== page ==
On 07/12/2015 09:38, firstname.lastname@example.org wrote:
Message: 4 Date: Sun, 06 Dec 2015 22:01:40 -0500 From: "DAVID SAROFF (RIT Student)"email@example.com To: Discussion of Numerical Pythonnumpyfirstname.lastname@example.org Cc: Stefi Baumstefibaumodea@gmail.com Subject: Re: [Numpy-discussion] array of random numbers fails to construct Message-ID: CABMftcSkX9kL=G2sepOn80YCKQygFGHa7WBdmAxy3_1iVAtJcw@mail.gmail.com Content-Type: text/plain; charset="utf-8"
I see with a google search on your name that you are in the physics department at Rutgers. I got my BA in Physics there. 1975. Biological physics. A thought: Is there an entropy that can be assigned to the dna in an organism? I don't mean the usual thing, coupled to the heat bath. Evolution blindly explores metabolic and signalling pathways, and tends towards disorder, as long as it functions. Someone working out signaling pathways some years ago wrote that they were senselessly complex, branched and interlocked. I think that is to be expected. Evolution doesn't find minimalist, clear, rational solutions. Look at the amazon rain forest. What are all those beetles and butterflies and frogs for? It is the wrong question. I think some measure of the complexity could be related to the amount of time that ecosystem has existed. Similarly for genomes.
Dear David, You are mistaken in this remark in your message;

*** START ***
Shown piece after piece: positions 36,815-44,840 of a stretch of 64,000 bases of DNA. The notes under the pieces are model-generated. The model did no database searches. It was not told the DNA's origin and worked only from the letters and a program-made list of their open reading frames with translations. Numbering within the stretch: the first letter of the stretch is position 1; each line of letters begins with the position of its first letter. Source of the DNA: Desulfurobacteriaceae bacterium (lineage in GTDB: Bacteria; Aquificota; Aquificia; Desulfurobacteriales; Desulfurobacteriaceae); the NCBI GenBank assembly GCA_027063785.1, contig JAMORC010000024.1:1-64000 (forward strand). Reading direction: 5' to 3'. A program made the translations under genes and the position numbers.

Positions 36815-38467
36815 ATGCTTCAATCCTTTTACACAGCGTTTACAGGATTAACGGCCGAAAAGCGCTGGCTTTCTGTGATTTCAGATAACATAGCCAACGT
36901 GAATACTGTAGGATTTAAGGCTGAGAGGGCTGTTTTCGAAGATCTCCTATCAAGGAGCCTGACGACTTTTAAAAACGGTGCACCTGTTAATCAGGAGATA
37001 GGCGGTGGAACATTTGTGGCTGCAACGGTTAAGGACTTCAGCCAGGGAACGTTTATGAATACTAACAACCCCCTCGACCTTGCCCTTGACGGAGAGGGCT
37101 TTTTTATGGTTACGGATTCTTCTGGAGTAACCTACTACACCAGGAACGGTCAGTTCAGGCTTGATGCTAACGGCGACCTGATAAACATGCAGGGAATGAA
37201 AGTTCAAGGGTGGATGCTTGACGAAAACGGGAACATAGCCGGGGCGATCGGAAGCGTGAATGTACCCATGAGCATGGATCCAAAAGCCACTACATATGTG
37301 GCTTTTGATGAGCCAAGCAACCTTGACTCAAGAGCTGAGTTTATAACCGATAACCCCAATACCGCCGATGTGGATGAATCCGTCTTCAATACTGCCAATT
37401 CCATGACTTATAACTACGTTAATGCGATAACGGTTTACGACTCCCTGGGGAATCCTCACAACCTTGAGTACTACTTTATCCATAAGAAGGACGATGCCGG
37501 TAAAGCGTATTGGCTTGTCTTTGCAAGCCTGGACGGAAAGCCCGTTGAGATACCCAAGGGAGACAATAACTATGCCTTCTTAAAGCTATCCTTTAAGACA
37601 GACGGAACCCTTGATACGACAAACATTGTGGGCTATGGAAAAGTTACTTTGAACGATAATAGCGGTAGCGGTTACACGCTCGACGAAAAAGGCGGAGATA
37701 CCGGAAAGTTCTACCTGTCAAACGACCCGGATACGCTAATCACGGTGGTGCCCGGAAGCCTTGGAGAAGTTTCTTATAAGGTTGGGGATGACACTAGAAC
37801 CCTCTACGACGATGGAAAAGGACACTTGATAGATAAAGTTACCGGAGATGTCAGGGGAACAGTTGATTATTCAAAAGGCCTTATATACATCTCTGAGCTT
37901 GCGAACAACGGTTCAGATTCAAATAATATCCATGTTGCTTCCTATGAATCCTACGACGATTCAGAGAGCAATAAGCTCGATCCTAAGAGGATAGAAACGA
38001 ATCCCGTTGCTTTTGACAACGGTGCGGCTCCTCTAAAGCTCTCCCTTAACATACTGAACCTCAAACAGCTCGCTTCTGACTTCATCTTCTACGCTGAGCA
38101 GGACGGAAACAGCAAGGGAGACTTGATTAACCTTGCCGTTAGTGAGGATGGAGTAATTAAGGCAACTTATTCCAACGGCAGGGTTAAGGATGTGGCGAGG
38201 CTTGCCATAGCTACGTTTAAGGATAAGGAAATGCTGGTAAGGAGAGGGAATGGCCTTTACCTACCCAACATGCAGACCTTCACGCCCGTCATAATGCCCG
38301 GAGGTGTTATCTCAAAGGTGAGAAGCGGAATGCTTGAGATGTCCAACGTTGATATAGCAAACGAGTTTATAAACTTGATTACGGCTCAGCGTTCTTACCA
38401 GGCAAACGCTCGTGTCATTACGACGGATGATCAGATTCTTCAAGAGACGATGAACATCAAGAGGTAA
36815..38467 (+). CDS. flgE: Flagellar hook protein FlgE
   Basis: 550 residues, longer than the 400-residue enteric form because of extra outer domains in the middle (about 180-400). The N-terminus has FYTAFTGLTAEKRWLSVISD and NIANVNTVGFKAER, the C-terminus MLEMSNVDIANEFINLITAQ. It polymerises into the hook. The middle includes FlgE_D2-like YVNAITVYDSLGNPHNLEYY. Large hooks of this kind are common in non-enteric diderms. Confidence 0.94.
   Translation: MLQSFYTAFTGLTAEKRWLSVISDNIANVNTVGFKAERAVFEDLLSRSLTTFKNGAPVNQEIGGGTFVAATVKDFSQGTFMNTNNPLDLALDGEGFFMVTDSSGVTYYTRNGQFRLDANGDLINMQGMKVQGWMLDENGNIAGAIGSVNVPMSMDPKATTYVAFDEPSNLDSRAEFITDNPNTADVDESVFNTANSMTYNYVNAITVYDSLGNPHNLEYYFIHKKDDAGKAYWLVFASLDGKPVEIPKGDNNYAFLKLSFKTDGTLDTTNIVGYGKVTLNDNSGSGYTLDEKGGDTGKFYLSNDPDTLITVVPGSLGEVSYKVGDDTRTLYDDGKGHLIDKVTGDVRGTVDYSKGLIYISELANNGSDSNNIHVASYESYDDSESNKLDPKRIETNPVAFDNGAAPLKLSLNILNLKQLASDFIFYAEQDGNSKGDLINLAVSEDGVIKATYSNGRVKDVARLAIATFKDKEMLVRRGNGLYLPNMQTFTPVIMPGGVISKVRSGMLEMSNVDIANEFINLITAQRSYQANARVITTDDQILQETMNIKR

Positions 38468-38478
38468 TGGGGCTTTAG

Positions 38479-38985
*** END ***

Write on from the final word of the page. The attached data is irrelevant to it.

Evolution blindly explores metabolic and signalling pathways, and tends towards disorder, as long as it functions.
In fact, biological evolution does just the opposite. It overcomes disorder and creates complexity at the expense of 'pulling in' energy from the outside, from the environemnt.
Of course you are correct that biological evolution does NOT look for nor does it achieve optimum solutions. It merely replaces current mechanism with another mechanism biologically derived from the current mechanism, provided only that the replacement mechanism is marginally, fractionally superior in the totality of the life of the ecosystem.
Have a good day,
On Dec 7, 2015 3:41 AM, "Sydney Shall" email@example.com wrote:
In fact, biological evolution does just the opposite. [...]
Can I suggest that any further follow-ups to this no-doubt fascinating discussion be taken off-list? No need to acknowledge or apologize or anything, just trying to keep the noise down.